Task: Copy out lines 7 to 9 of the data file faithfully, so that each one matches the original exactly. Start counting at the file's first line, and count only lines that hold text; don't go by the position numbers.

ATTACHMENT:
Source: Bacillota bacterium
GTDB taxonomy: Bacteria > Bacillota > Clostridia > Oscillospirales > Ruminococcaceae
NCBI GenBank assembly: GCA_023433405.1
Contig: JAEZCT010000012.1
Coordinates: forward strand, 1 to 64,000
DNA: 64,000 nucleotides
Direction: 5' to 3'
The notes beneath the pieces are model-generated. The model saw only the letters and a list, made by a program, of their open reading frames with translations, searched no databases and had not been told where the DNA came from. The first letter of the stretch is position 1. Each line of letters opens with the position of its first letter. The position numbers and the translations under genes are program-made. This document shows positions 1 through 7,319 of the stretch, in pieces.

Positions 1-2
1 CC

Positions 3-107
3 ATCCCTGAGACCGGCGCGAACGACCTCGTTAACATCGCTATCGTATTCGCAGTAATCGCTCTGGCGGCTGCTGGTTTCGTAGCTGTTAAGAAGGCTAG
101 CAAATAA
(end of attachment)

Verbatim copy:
Direction: 5' to 3'
The notes beneath the pieces are model-generated. The model saw only the letters and a list, made by a program, of their open reading frames with translations, searched no databases and had not been told where the DNA came from. The first letter of the stretch is position 1. Each line of letters opens with the position of its first letter. The position numbers and the translations under genes are program-made. This document shows positions 1 through 7,319 of the stretch, in pieces.

Positions 1-2